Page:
exposing the dark side of adoption
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Court log: West Manchester Twp. man gets 3 to 7 years in abuse case



A West Manchester Township man who'd been charged with physically and sexually abusing his six adopted children is heading to state prison.

John Henry Thomas, 54, appeared in York County Court Monday morning, where he was sentenced to 3 to seven years in prison, plus five years' probation, according to senior deputy prosecutor Christopher Moore.

Thomas pleaded no contest to felony charges of sexual assault and unlawful contact with a minor, according to court records. In exchange for his plea, all his other charges were dropped, including rape, statutory sexual assault and child endangerment, Moore has said.

Defendants who plead no contest, or nolo contendere, are not admitting guilt. Rather, they are saying they will not contest the charges against them.

Otherwise, a no-contest plea has the same effect as a guilty plea.

Wife pleaded, too: His wife, Carol Ann Thomas, 61, pleaded no contest in September to a felony count of child endangerment. In November, she was sentenced to one to two years in York County Prison, according to court records.

She was accused of knowing that her husband was abusing their children, but doing nothing to stop the abuse.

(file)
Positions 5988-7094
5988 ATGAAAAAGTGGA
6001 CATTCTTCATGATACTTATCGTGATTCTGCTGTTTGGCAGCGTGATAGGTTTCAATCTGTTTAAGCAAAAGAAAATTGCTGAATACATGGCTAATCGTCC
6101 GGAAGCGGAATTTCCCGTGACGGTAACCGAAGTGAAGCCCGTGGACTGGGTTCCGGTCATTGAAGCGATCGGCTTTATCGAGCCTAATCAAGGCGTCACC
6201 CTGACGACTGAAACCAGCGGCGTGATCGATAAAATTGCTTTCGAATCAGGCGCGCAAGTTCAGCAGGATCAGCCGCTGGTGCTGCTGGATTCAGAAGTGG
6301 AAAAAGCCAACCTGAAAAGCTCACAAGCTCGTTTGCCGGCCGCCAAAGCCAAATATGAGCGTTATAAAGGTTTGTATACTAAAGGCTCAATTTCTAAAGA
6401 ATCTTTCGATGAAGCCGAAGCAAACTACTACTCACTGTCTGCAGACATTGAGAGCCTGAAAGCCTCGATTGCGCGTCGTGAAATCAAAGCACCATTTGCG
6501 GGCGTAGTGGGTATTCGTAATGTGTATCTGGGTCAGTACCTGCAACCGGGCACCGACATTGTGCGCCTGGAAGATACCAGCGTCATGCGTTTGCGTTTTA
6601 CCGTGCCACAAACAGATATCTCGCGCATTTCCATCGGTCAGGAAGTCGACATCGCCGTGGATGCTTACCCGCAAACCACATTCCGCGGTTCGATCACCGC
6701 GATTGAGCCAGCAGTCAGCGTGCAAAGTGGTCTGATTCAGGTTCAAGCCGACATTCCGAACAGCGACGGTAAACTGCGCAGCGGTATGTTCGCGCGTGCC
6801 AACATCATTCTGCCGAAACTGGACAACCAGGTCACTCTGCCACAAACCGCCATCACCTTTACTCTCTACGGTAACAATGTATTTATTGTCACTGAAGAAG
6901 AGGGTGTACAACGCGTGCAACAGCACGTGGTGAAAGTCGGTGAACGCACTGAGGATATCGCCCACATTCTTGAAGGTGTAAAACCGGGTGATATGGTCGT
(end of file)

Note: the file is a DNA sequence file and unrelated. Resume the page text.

The children -- the oldest of whom is in high school -- attended their father's sentencing Monday, Moore said. Some of them spoke in court, but John Thomas declined an opportunity to speak, according to Moore.

"Those kids are among the strongest kids and victims I've ever seen," he said. "I have the utmost confidence they will be fine.


The allegations: Court documents state that one of the six children reported she was punched in the stomach until she vomited. Others said they were beaten with a tree limb, a cast-iron frying pan and a table leg, documents state.

In other instances, one child said she was forced to stand barefoot on a hot radiator, and another child was forced to drink urine, according to police, who said John Thomas also sexually abused a teenage daughter.

The children also said they were forced to go without food for days, and also forced to hit other children in the household, according to police. Some of the children had scars from the incidents, police said.

The Thomases are not allowed to have contact with the children, who remain together in one foster home and are doing well, Moore said.

John Thomas' defense attorney, Lori Yost, declined comment.

2009 Jan 6